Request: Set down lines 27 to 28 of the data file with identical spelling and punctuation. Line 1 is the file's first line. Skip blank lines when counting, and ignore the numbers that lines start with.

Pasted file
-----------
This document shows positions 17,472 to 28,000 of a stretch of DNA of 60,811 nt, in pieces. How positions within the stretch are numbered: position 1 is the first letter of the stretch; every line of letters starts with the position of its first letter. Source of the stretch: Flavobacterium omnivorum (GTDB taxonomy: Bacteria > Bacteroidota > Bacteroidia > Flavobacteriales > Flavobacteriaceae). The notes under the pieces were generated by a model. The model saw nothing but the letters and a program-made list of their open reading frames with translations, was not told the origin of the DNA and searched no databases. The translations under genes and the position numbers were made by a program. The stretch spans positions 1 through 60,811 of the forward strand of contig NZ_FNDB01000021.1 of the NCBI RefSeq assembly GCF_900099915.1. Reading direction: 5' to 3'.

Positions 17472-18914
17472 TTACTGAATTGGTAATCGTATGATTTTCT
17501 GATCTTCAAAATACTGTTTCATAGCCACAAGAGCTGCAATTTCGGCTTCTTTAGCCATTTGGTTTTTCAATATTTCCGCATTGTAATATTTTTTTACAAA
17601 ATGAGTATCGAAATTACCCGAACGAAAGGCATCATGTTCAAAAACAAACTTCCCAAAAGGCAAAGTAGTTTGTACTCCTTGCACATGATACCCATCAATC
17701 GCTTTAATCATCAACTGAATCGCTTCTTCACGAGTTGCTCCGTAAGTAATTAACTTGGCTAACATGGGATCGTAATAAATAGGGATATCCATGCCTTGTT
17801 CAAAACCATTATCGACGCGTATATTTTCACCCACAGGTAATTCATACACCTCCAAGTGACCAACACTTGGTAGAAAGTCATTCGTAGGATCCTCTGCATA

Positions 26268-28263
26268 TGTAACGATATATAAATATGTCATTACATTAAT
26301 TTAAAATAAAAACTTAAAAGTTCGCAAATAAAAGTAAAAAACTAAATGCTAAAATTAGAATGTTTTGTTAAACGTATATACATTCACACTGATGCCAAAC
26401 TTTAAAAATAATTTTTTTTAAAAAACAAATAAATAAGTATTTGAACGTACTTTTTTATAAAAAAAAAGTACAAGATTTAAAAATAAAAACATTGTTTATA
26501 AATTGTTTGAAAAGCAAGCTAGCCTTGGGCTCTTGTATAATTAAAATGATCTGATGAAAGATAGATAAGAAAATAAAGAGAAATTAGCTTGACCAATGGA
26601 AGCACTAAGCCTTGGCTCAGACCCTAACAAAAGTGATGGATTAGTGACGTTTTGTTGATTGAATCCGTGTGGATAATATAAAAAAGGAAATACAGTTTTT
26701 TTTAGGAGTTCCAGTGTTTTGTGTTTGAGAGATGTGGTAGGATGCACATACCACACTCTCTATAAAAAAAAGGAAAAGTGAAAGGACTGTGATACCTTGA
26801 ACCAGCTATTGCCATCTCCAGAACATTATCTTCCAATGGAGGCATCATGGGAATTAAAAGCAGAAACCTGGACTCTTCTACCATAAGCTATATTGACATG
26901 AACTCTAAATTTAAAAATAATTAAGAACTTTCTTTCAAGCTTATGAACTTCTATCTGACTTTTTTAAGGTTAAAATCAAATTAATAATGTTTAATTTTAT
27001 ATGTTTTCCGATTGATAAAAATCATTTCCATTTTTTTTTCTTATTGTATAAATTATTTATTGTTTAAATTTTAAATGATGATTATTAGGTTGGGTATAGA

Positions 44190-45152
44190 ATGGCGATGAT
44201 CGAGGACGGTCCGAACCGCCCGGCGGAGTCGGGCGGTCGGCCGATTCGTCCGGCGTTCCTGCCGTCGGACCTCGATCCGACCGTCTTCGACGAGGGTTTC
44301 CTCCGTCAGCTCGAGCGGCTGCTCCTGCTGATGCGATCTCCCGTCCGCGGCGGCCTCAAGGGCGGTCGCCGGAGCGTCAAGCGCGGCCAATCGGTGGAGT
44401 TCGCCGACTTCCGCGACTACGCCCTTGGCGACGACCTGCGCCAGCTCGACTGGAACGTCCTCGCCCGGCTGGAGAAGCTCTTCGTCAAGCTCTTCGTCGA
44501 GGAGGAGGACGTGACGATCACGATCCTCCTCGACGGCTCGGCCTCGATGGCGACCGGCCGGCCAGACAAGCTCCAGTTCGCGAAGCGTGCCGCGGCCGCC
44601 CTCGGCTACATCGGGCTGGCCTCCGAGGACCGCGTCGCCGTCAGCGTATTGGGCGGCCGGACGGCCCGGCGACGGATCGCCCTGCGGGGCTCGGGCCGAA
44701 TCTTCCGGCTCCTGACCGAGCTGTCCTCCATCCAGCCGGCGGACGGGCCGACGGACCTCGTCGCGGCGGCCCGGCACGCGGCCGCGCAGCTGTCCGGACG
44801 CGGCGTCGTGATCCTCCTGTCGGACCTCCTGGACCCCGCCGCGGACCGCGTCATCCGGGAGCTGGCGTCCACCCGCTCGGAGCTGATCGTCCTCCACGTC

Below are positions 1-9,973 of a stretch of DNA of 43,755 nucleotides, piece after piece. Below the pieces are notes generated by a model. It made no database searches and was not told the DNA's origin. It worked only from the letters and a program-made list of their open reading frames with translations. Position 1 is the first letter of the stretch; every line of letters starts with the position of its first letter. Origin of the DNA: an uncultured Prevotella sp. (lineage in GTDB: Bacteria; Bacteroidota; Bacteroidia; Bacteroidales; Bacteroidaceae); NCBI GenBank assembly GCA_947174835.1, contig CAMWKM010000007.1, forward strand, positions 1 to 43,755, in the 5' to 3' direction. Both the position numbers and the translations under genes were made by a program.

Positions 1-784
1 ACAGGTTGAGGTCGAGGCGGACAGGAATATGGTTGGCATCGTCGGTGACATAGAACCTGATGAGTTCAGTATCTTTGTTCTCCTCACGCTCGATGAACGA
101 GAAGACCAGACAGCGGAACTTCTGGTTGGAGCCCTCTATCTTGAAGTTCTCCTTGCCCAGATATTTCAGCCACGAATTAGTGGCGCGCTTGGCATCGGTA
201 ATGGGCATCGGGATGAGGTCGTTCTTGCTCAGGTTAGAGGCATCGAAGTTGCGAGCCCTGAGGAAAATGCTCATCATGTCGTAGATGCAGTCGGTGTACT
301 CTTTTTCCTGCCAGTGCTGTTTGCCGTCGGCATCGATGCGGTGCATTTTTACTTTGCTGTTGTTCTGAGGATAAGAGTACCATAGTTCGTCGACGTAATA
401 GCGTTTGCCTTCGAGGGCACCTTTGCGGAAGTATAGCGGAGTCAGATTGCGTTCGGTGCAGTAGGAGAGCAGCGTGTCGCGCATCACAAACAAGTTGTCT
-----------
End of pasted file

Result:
Below are positions 1-9,973 of a stretch of DNA of 43,755 nucleotides, piece after piece. Below the pieces are notes generated by a model. It made no database searches and was not told the DNA's origin. It worked only from the letters and a program-made list of their open reading frames with translations. Position 1 is the first letter of the stretch; every line of letters starts with the position of its first letter. Origin of the DNA: an uncultured Prevotella sp. (lineage in GTDB: Bacteria; Bacteroidota; Bacteroidia; Bacteroidales; Bacteroidaceae); NCBI GenBank assembly GCA_947174835.1, contig CAMWKM010000007.1, forward strand, positions 1 to 43,755, in the 5' to 3' direction. Both the position numbers and the translations under genes were made by a program.

Positions 1-784